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administration [227].   More recently, aripiprazole, a quinolinone derivative, has received considerable attention [228]. Aripiprazole is a partial dopamine agonist with a high affinity for D2 and D3 receptors and with a moderate affinity for 5HT1A, 5HT2A and histamine-1 receptors.  Experimental studies have shown that it has low intrinsic activity, or partial agonist/antagonist activity, at dopamine receptors. There is also experimental evidence that aripiprazole acts as a full agonist at dopamine autoreceptors, but acts as a relative antagonist at post-synaptic receptors.  Its long half-life (60 h), preliminary clinical evidence of its antipsychotic efficacy, its low cardiotoxicity and its favourable safety profile [229,231] indicate that this approach to the development of novel antipsychotic medications opens up new possibilities for the future.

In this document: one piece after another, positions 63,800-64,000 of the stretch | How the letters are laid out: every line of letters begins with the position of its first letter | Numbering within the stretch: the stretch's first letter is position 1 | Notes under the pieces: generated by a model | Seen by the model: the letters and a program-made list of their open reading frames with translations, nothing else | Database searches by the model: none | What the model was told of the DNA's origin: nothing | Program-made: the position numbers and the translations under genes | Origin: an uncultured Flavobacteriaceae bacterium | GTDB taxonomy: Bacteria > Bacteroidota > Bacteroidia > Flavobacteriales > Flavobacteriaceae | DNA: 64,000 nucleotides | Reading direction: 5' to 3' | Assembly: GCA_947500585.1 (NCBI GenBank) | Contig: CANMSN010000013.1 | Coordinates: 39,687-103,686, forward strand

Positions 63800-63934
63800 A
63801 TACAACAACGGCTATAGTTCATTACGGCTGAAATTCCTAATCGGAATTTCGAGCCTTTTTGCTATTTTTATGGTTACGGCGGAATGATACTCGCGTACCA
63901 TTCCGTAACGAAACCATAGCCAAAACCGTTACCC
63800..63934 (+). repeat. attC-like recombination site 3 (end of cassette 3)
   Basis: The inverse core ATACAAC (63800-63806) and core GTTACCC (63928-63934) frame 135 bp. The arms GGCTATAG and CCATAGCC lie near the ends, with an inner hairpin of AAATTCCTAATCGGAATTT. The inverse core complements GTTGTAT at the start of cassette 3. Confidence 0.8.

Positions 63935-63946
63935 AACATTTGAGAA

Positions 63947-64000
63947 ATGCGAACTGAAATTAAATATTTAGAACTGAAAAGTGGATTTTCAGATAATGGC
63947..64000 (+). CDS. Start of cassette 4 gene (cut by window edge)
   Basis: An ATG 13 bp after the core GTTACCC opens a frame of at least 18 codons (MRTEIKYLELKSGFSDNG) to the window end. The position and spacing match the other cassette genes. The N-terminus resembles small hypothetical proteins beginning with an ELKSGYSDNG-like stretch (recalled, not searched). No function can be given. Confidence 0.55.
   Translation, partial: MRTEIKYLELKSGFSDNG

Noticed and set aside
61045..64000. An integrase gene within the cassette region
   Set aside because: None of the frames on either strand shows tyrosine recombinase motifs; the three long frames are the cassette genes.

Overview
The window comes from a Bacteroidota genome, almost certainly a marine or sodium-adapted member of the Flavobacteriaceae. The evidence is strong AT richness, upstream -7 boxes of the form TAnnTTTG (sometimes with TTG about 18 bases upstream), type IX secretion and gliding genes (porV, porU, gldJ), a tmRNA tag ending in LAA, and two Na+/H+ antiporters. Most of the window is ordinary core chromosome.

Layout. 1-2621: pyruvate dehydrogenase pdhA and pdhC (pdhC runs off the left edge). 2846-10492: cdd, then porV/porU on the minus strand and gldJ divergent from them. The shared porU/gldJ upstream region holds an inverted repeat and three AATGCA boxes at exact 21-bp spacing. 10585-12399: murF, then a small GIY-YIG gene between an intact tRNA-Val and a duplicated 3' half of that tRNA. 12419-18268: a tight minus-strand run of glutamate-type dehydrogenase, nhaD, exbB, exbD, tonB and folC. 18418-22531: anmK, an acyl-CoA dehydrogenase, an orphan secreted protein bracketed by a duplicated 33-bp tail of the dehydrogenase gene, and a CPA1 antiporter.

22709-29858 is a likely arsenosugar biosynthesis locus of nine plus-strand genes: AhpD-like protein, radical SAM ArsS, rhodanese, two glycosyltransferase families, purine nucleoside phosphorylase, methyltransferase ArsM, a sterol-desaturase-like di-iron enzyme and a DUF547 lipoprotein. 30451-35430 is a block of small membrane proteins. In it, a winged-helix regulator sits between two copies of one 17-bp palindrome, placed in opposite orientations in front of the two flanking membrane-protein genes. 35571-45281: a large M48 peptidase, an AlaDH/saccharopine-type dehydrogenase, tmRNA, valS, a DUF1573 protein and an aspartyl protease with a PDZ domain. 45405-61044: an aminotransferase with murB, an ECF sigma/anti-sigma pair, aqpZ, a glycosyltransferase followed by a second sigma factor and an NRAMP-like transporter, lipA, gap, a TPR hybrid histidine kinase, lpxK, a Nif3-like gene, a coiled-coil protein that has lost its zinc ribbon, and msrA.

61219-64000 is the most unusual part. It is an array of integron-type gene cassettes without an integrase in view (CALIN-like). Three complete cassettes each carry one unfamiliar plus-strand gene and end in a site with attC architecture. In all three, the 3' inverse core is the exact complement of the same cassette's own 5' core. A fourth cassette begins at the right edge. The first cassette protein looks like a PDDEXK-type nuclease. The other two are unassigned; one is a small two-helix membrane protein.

Iloperidone is a new antipsychotic drug currently undergoing clinical development. In radioligand studies, iloperidone shows a high affinity for D2 and D4 receptors and, to a lesser extent,  D1 and D2 receptors.    In addition, it shows a very high affinity for 5HT2A receptors and to a lesser extent,  5HT1A, 5HT1B, 5HT2C and 5HT6 receptors.  The most unique pharmacological aspect of iloperidone is its very high affinity for alpha-2 adrenoreceptors.  This effect might contribute to the increased release of adrenaline and dopamine from the prefrontal cortex; clozapine has a somewhat similar effect.  Results from a randomized, double-blind, multicenter study show that iloperidone has an efficacy comparable to that of haloperidol but with fewer EPSs and no elevation of prolactin.

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